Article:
David Bourget (Western Ontario)
David Chalmers (ANU, NYU)
Rafael De Clercq
Jack Alan Reynolds
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Philosophy and Phenomenological Research 59 (1):151-159 (1999)
Eric T. Olson has argued that any view of personal identity in terms of psychological continuity has a consequence that he considers untenable—namely, that I was never an early-term fetus. I have several replies. First, the psychological-continuity view of personal identity does not entail the putative consequence; the appearance to the contrary depends on not distinguishing between de re and de dicto theses. Second, the putative consequence is not untenable anyway; the appearance to the contrary depends on not taking seriously an idea that underlies a plausible view of persons that I call ‘the Constitution View’. Finally, Olson’s own “Biological View of personal identity” has liabilities of its own
|Keywords||Biology Embryo Person Personal Identity Science Olson, E|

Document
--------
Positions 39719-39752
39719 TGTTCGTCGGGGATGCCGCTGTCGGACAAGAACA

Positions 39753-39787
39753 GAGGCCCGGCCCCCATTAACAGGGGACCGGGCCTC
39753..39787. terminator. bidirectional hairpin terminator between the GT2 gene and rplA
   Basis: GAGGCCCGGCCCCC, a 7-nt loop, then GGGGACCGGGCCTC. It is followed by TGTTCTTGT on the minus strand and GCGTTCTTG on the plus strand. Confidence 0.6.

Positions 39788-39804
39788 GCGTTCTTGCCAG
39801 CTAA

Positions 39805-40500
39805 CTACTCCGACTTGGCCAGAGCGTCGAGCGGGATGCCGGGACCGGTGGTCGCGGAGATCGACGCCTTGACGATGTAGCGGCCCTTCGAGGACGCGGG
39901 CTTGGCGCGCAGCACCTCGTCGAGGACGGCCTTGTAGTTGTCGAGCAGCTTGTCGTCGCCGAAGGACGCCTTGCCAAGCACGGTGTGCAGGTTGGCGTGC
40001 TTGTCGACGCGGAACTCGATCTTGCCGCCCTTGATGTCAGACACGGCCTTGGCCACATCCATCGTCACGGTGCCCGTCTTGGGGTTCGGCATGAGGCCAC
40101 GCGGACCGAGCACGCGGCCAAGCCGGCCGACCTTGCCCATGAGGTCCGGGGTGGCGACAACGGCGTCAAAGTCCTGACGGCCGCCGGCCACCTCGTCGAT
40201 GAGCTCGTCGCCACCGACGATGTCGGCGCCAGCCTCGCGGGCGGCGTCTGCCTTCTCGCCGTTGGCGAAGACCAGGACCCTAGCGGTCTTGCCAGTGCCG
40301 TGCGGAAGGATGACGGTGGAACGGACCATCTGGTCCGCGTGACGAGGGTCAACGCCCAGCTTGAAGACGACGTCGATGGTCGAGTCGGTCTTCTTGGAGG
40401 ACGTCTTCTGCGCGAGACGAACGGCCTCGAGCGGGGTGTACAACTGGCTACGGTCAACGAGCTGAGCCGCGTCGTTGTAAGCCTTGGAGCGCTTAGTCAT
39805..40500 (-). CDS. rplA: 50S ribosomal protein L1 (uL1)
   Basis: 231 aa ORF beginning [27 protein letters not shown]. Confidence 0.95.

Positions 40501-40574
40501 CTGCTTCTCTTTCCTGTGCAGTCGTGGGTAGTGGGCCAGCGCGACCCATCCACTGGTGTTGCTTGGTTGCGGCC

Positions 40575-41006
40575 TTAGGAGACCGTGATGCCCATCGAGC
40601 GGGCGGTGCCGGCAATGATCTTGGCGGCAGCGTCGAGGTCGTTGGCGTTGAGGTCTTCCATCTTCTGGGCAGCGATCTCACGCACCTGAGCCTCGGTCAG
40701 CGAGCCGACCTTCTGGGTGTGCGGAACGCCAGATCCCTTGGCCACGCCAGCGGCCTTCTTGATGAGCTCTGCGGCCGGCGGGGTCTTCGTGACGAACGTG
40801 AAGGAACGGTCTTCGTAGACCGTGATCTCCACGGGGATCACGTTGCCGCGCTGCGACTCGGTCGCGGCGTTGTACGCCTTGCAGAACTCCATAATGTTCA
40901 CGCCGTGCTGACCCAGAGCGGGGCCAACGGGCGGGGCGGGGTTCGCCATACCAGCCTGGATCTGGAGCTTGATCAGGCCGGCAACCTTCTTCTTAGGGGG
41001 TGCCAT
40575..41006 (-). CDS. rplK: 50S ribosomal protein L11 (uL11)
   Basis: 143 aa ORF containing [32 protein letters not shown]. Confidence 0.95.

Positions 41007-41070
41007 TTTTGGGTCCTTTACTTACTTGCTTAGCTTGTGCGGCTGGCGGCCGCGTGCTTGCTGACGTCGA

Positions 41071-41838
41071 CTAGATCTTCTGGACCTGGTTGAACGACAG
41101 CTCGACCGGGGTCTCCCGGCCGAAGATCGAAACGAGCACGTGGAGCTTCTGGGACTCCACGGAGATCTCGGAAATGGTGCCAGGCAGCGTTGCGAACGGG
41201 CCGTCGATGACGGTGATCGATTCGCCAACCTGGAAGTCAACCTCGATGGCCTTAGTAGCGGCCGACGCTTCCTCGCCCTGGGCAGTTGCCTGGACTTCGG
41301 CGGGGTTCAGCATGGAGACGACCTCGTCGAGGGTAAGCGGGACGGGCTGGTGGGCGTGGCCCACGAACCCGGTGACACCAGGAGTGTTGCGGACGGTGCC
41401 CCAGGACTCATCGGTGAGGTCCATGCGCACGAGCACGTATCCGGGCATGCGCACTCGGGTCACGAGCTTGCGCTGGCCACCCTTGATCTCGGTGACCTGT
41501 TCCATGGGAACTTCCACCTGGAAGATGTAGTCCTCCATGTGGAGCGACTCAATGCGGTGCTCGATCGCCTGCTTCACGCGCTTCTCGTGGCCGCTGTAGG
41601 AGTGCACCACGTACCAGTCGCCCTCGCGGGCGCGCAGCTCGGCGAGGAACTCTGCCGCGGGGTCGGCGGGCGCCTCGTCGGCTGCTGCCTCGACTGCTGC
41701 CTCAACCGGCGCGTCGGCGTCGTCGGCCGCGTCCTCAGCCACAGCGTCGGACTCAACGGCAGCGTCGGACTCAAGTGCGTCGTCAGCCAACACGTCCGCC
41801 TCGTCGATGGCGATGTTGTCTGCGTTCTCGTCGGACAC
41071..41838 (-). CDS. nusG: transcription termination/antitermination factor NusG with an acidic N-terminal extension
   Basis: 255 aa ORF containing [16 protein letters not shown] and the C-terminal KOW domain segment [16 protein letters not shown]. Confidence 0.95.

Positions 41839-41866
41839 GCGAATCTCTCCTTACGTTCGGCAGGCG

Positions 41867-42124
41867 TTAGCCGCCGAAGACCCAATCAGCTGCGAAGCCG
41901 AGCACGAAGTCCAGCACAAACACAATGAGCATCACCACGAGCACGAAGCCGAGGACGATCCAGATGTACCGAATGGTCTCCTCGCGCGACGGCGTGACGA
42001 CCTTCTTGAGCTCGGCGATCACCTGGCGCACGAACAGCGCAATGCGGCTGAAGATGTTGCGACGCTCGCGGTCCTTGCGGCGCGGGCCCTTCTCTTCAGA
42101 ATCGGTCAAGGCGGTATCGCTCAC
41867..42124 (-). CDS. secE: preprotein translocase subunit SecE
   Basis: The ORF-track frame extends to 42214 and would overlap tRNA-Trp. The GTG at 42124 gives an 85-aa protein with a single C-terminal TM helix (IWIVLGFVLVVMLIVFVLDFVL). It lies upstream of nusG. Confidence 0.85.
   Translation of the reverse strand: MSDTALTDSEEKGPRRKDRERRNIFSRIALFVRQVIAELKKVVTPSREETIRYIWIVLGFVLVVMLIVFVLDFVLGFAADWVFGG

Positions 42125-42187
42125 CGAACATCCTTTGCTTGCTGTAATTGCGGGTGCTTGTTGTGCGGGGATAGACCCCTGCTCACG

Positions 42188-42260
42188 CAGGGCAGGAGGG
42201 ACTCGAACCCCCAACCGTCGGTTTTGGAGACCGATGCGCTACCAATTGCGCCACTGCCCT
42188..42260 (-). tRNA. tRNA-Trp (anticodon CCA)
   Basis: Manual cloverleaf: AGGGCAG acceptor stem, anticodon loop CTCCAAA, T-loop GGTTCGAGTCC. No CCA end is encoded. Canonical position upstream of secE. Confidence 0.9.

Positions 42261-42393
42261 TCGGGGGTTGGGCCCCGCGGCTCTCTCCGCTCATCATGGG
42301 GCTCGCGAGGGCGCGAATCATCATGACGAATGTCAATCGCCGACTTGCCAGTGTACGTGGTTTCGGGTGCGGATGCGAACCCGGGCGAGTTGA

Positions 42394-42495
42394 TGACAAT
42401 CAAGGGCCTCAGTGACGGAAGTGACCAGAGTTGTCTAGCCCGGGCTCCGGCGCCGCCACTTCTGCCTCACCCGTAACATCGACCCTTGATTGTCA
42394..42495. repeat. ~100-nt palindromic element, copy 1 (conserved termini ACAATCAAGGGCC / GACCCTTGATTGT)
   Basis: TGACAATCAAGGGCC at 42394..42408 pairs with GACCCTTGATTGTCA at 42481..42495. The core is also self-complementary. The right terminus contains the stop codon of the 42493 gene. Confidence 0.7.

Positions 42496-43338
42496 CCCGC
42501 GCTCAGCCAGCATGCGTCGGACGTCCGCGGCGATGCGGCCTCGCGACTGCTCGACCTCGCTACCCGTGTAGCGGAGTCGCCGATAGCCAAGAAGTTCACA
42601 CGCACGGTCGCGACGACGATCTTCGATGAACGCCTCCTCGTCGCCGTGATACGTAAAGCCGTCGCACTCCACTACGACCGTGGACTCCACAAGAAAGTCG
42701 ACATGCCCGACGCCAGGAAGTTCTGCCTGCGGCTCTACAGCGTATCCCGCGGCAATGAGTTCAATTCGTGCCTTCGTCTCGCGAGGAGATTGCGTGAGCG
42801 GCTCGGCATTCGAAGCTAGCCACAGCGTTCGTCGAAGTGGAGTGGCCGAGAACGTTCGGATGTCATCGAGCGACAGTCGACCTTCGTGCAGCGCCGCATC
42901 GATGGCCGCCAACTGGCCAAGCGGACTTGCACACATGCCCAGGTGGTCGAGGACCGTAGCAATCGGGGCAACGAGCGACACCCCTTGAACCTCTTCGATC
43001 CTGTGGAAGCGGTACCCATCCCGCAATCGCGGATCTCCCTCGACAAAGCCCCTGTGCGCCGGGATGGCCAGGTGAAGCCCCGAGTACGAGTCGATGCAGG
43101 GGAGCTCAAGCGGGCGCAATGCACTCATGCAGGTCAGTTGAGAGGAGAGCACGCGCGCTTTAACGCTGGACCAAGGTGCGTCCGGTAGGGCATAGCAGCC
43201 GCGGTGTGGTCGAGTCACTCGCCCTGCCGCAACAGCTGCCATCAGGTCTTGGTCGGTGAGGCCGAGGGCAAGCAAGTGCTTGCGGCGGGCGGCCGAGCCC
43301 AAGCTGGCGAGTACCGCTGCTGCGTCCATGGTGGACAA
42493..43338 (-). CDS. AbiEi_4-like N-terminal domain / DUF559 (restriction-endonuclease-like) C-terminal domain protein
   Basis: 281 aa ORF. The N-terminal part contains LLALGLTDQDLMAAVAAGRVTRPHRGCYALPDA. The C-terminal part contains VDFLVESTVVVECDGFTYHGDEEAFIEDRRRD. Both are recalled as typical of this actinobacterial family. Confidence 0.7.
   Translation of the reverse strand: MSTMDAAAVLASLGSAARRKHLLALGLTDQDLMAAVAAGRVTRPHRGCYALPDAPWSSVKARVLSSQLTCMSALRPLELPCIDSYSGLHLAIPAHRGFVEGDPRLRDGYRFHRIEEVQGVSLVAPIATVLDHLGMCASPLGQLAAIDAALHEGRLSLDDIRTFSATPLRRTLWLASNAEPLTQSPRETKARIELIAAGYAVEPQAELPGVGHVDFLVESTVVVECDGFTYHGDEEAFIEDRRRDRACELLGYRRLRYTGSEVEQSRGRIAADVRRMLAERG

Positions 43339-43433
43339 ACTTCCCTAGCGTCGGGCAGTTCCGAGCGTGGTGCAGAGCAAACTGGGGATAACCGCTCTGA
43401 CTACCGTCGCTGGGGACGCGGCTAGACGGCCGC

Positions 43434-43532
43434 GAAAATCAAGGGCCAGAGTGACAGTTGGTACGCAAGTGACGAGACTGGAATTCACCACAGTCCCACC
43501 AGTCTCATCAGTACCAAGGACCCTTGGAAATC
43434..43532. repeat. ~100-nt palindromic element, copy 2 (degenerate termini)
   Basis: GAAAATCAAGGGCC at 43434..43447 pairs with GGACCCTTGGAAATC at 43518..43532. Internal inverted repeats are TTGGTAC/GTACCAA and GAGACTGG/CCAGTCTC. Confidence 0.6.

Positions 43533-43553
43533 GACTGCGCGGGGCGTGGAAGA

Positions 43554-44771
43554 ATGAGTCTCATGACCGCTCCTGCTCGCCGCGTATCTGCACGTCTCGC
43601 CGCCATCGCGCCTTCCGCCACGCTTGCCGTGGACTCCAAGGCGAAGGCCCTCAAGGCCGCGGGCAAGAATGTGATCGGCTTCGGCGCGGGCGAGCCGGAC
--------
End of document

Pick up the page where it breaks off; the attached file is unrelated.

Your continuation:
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Citations of this work BETA
Eric T. Olson (2001). Material Coincidence and the Indiscernibility Problem. Philosophical Quarterly 51 (204):337-355.
Nicolas Bullot (2007). A Study in the Cognition of Individuals' Identity: Solving the Problem of Singular Cognition in Object and Agent Tracking. Consciousness and Cognition 16 (2):276-293.
Scott Campbell (2006). The Conception of a Person as a Series of Mental Events. Philosophy and Phenomenological Research 73 (2):339–358.
Marc Andree Weber (2013). Interrelations and Dissimilarities Between Distinct Approaches to Ontic Vagueness. Metaphysica 14 (2):181-195.
Thomas Douglas (2013). Human Enhancement and Supra-Personal Moral Status. Philosophical Studies 162 (3):473-497.
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